As a former colleague in the seminary and priesthood, and friend, of Cardinal Pell, it gives me no pleasure to see him fall so dramatically from grace. Along with all Australians of good will, I want to see him get justice from our legal system.
However, the Royal Commission into Institutional Responses to Child Sexual Abuse taught our nation and the world that, tragically, status and standing in the church and other institutions were no guarantee of innocence of crimes such as those of which the Cardinal has been convicted. The stories of victims, often uncorroborated, have had such a ring of truth that the legal authorities in this nation have now found in many of them a basis for charges that have led to convictions. Justice to the victims now warns against the kind of dismissal that their stories have met in the past.
Inevitably, the conviction of such a prominent figure as Cardinal Pell was going to divide the nation and the church, both national and international, on the question of whether he received justice from our legal system. In any just community, debate of such questions is legitimate and indeed necessary for the healthy administration of justice, provided such debate is aimed at reasoned discussion of the evidence in the relevant case rather than tendentious promotion of a partisan view of that evidence.
Antony Fisher OP, the Archbishop Sydney, in a recent article in The Catholic Weekly, called for ‘civility’ in the debate on the Pell matter. It is somewhat dismaying however to find in the same issue an especially tendentious appraisal of the matter by American lawyer Gerard Bradley.
Bradley reports that the second of Pell’s alleged victims died having denied to his mother that Pell had abused him. Bradley takes this denial as putting paid to this allegation, and counts the court’s failure to regard it as such as an error. That error, he argues, was compounded by another one:
‘It has long been apparent, too, that the allegations against Cardinal Pell were so inherently improbable as to be, on their face, almost fantastic. Nonetheless, the prosecutors pressed on. They finally got a jury to return the verdict they wanted’
Bradley fails to detail which allegations were ‘inherently improbable’ or to show why they should be regarded as ‘fantastic’, but he is quite clear in his conviction that the prosecutors were driven on not by the force of any evidence in the case but by their desire for a particular verdict. Even if this claim were true, to escape the charge of tendentiousness it would need support from the evidence – Bradley offers none!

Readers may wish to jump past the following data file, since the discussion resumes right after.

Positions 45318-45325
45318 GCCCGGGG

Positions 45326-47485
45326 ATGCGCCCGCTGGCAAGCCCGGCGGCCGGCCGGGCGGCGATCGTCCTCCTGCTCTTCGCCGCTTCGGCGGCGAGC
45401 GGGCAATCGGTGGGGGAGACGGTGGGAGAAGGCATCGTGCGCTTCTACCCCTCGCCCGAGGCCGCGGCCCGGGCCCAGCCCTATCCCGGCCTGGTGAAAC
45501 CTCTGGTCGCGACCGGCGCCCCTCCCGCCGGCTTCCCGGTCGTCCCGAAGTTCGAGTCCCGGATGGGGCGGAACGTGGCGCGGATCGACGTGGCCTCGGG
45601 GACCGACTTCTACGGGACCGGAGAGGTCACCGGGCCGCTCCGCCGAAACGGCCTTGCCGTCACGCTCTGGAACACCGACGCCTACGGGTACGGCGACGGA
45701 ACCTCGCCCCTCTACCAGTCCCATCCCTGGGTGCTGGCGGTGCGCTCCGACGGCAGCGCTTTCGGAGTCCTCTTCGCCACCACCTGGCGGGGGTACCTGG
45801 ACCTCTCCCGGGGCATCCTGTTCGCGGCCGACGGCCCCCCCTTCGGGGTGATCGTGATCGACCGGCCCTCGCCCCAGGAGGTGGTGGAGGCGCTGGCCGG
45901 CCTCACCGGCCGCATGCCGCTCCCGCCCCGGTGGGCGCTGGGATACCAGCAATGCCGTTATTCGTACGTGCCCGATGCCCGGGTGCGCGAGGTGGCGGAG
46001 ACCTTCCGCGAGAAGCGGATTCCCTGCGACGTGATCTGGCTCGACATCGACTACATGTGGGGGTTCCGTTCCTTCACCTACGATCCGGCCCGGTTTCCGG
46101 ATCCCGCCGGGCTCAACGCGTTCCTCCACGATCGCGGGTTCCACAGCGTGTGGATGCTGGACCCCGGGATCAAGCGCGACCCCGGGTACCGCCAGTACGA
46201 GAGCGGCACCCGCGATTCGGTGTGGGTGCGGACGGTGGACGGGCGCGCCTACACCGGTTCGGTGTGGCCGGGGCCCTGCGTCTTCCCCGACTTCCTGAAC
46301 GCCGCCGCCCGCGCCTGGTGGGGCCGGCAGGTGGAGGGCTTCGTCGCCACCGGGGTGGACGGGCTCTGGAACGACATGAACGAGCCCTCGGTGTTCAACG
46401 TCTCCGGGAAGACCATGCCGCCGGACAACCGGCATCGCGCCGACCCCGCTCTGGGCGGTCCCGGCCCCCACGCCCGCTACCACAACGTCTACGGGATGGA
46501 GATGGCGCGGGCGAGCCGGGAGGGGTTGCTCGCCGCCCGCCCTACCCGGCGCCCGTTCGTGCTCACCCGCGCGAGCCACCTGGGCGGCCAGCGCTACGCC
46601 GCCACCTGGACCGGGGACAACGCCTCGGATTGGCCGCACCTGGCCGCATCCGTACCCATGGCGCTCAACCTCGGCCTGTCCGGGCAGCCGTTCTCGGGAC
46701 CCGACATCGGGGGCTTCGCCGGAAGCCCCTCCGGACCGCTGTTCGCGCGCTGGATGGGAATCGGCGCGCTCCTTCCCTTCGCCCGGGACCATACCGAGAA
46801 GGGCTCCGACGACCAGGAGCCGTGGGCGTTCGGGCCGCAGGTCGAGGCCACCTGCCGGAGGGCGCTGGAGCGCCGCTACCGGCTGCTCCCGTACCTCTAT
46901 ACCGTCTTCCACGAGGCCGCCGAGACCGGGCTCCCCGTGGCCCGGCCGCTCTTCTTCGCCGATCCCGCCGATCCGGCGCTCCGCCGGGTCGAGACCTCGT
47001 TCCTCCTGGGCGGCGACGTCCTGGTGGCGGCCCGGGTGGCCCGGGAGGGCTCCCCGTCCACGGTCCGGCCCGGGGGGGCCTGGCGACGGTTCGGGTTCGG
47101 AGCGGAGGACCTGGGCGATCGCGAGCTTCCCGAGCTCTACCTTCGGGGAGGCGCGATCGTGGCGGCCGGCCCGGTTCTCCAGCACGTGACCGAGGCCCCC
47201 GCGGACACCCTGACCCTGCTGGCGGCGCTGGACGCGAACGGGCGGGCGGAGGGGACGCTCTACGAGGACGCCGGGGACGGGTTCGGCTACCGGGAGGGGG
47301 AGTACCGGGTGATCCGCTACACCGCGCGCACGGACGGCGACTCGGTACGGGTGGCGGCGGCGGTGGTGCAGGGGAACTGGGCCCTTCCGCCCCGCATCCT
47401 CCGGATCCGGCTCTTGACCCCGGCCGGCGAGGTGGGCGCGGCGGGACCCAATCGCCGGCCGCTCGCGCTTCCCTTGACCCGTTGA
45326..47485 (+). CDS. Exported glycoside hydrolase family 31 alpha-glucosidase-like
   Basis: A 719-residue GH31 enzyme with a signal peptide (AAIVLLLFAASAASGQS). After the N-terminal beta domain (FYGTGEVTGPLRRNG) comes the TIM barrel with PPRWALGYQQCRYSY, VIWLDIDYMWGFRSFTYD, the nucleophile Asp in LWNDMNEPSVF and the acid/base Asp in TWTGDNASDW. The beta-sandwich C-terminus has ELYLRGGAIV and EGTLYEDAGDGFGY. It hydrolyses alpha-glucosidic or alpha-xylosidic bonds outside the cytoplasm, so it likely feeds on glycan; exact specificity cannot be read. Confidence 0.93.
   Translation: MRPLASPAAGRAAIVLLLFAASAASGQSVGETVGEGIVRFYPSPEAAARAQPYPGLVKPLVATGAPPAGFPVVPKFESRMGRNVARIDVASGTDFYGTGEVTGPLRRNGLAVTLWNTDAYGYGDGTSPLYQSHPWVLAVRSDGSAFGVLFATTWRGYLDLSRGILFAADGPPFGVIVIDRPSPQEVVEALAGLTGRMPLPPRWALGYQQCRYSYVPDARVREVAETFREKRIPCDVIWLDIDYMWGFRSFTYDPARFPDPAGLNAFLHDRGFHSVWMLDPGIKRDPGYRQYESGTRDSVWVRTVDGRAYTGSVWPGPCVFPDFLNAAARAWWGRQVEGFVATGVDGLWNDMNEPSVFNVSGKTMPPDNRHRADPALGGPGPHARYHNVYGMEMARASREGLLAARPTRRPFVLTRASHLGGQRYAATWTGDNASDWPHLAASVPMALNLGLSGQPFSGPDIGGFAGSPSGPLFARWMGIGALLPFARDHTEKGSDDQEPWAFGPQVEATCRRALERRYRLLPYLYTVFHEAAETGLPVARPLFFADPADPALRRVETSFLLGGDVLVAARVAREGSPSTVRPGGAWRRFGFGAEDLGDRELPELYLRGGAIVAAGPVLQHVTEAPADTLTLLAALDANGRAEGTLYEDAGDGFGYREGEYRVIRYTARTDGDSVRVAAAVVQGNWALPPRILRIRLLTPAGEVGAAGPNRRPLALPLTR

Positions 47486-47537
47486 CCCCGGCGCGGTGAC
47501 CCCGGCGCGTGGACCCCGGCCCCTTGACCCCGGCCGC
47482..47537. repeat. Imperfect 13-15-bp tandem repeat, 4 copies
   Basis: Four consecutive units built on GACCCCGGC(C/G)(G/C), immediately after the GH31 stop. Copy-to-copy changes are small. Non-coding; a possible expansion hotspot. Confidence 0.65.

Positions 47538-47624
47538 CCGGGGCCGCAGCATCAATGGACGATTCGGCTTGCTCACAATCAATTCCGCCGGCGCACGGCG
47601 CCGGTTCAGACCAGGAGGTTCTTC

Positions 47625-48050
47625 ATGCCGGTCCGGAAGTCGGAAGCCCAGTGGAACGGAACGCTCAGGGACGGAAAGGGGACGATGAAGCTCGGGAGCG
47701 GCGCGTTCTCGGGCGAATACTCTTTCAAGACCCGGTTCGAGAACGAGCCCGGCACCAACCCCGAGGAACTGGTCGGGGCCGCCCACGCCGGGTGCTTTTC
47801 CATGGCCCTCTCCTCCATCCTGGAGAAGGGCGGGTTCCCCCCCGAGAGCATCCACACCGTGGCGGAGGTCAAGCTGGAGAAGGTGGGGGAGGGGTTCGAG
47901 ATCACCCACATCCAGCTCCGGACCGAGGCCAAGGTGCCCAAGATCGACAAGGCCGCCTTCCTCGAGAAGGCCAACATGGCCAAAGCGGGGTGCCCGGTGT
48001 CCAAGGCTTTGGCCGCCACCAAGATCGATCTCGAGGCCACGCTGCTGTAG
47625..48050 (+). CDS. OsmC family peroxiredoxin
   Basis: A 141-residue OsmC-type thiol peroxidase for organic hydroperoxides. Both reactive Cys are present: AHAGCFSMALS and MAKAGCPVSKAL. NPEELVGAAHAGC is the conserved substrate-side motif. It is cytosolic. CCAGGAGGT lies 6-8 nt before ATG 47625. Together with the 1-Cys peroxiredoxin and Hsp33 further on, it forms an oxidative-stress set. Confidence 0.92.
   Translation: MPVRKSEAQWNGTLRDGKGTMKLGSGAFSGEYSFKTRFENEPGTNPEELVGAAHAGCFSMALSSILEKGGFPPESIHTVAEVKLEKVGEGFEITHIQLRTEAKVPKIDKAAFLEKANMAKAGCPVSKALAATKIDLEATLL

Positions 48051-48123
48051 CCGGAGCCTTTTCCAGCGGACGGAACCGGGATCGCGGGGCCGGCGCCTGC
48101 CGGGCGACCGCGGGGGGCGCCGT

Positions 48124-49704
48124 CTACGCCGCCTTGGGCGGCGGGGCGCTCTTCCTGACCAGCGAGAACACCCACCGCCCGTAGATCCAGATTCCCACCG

Bradley’s assessment of the judgments of the three appeal judges is undisguised in its partisanship. For agreeing with the convicting jury’s assessment of the evidence (which Bradley knows only from the fragments included in the judgments themselves), Judges Ferguson and Maxwell are found wanting in two respects: ‘Their common sense is obviously poor and their practical judgment, worse’. Surely any fair appraisal these judges’ performance here would require some account of why their ‘common sense’ was ‘poor’ and ‘their practical judgment worse’. Alas no such account is forthcoming.
In his praise of the third appeal judge’s performance, however, Bradley is quite fulsome: ‘Justice Weinberg’s opinion is masterful and cogent. It supplies (though he did not expressly say it) overwhelming proof that George Pell is an innocent man’. Here at least Bradley does provide some reasoned support for his extravagant claims. Unlike the other two appellate judges, Weinberg holds that the story of the victim, even if compelling, is not a sufficient basis for convicting Pell. This third judge requires, rightly according to Bradley, that ‘all of the evidence’ be considered, and that such consideration entails a sequence of reasoning different from that of the other two judges: ‘The critical evaluation incumbent on jurors is not the majority’s sequence — if looking only at the complainant’s testimony, it seems true, then all the evidence exonerating the Cardinal must be false — but rather Justice Weinberg’s dialectic (if you will), where the juror tacks back and forth across the evidence, using this bit to test the veracity of that, and that bit to evaluate the truthfulness of this’.
This would seem to be an argument for the traditional method of judging sexual abuse claims where the cogency of the alleged victim’s story itself is deemed in law to be an insufficient basis for conviction. In the absence of guilty pleas (and why should perpetrators offer them in these circumstances?) the victim has no chance of being believed, and the prosecution no chance of achieving a conviction. Whatever Bradley’s argument may come down to here, it hardly constitutes ‘overwhelming proof that George Pell is an innocent man’.
The effect of publication of such tendentious articles on the Pell case is not to clarify the question of whether or not he has been justly convicted. Rather it reduces debate about the question to the firing of salvos in a culture war. Not only is a culture war irreconcilable with the Archbishop’s call for ‘civility’ in this debate; its pursuit is divisive of the Catholic community, and corrosive of the general public’s trust in our legal justice system.
Dr. Michael Leahy is a former Melbourne priest, a retired philosopher of education and politics and also a member of Catholics for Renewal.
Bradley’s article was published in The Catholic Weekly, August 28, 2019.